|Publication number||US5407091 A|
|Application number||US 08/220,113|
|Publication date||Apr 18, 1995|
|Filing date||Mar 30, 1994|
|Priority date||Apr 14, 1993|
|Publication number||08220113, 220113, US 5407091 A, US 5407091A, US-A-5407091, US5407091 A, US5407091A|
|Original Assignee||Wallis; Martin|
|Export Citation||BiBTeX, EndNote, RefMan|
|Patent Citations (6), Referenced by (25), Classifications (8), Legal Events (3)|
|External Links: USPTO, USPTO Assignment, Espacenet|
This invention relates to storage tanks for rainwater and has as its principal innovative feature the inclusion within the water storage tank of an internal `first flush` tank to collect the first flush of rainwater from a catchment and to discharge it external to the a main storage area for the rainwater.
There have been some attempts hitherto to achieve the above objective. Many of those attempts have involved complex arrangements and in other arrangements have involved the coupling of external first flush collector to a conventional water storage tank. The latter arrangement is often not well regarded by persons seeking a rainwater tank for several reasons. Examples are the expense involved in the purchase of an "add on" first flush collector, the problems of initial installation of the collector into the building catchment system and the apparent presence of the collector.
The approach in the present invention is to provide an integrated unit of streamline configuration which is simple in operation, reliable and economical to manufacture and simple to install.
Broadly, the present invention provides a water storage tank with a water holding compartment defined by a circumscribing wall and a top and a bottom, an aperture in both said top and bottom, an elongated diverter tank housed within said compartment, said diverter tank has an open top and a bottom closed except for a discharge opening, coupling means sealingly coupling said diverter tank to the bottom of said compartment with the respective discharge opening and aperture aligned to permit said diverter tank to discharge to waste, said diverter tank having a length such that its top lies adjacent the top of said compartment, a divider mounted in said diverter tank adjacent but spaced from the open top thereof to divide the diverter tank into an upper zone and a lower zone separated by a valve seat opening in said divider, a buoyant float mounted in said lower zone adapted on engagement with said valve seat opening to seal the lower zone from the upper zone, bypass openings in said diverter tank connecting the upper zone thereof to the water holding compartment, and said tank including an opening to allow discharge of water from said compartment.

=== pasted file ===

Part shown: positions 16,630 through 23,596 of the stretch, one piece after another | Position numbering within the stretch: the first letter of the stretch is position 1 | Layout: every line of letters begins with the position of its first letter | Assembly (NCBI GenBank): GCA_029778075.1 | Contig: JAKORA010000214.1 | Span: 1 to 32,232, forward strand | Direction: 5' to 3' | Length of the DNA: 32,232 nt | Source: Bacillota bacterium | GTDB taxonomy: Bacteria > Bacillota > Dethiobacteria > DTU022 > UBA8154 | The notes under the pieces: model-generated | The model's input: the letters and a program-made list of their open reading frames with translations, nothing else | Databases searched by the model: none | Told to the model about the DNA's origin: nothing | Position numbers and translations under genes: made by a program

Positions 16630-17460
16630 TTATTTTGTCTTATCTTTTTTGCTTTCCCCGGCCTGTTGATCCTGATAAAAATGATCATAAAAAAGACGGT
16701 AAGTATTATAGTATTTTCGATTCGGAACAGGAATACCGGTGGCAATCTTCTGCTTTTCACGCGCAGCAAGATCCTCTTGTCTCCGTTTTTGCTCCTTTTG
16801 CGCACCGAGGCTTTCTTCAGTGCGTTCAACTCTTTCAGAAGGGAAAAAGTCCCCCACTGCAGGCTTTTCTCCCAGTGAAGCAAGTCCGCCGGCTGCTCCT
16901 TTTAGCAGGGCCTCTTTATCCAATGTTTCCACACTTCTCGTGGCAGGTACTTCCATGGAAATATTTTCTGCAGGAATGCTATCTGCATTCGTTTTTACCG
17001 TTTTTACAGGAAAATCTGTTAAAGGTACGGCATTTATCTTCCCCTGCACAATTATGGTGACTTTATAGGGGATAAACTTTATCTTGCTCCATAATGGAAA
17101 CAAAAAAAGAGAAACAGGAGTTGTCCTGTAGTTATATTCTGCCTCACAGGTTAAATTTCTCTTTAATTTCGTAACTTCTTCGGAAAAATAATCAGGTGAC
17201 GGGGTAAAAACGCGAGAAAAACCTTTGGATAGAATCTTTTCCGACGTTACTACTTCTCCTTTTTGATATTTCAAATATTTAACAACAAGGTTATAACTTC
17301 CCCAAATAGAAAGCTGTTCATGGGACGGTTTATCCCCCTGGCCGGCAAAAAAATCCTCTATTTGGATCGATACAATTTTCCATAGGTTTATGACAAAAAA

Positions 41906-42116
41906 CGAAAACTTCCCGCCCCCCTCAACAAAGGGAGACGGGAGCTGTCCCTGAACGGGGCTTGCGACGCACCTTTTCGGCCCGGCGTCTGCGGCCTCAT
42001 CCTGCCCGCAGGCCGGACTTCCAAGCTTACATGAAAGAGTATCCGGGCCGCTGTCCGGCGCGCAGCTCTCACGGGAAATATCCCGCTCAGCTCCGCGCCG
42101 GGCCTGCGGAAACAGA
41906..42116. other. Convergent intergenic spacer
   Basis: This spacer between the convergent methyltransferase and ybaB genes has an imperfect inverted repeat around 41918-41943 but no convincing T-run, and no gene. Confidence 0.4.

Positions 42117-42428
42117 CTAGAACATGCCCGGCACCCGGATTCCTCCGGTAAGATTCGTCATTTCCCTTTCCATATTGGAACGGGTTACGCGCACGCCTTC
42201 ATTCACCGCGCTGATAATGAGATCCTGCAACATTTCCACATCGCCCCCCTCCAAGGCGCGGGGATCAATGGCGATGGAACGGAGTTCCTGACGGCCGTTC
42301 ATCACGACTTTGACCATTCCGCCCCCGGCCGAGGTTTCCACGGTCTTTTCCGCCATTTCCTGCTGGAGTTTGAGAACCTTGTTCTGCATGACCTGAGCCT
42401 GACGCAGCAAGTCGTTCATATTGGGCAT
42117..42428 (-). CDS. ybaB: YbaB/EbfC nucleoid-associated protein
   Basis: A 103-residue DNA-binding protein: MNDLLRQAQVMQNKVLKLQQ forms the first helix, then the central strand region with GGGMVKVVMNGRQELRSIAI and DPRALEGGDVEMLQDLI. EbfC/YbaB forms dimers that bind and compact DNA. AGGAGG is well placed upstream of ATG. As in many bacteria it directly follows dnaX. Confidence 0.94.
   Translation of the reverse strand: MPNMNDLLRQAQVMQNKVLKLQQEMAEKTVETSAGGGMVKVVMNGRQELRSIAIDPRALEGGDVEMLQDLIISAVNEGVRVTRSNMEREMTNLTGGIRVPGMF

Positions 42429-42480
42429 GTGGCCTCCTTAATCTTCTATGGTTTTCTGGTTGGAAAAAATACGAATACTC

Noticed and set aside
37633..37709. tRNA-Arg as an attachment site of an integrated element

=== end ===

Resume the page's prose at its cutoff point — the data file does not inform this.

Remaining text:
A presently preferred embodiment of the invention will now be described with reference to the accompanying drawings in which;
FIG. 1 is a perspective view of a tank according to the invention and
FIG. 2 is a sectional elevation of the tank of FIG. 1.
As illustrated the tank includes a hollow body 1 with straight sides 2 and curved ends 3 and 4 and a top 5 and a bottom 6. The body 1 has inwardly directed strengthening ribs 8. Preferably the tank is rotomoulded from a food grade U.V. stabilised polyethylene.
There is a large hole 9 in the body top 5 and there is a smaller hole 10 in a depression 14 in the body bottom 6. There is also a hole 11 in each end of the tank adjacent the bottom for selective fitting of a water take off tap of some type or connection to a water reticulation system. In the case of a tap take off this can be downstream of a fine filter unit of known type. Adjacent the top of the body there are overflow openings 12.
Mounted within the water holding compartment of the body 1 there is a a diverter tank 13 which is tubular for most of its length and circular in cross-section and it has a tapered lower portion 15 terminating a flat end 16 adapted by size to overlie the inner face of the depression 14. The outside diameter of the diverter tank 13 is a sliding fit in the hole 9 in the body top and the length of the diverter tank 13 is such that when the end 16 rests on the inner face of the depression 14 there is a short portion of the diverter tank 13 extending above the body top 5.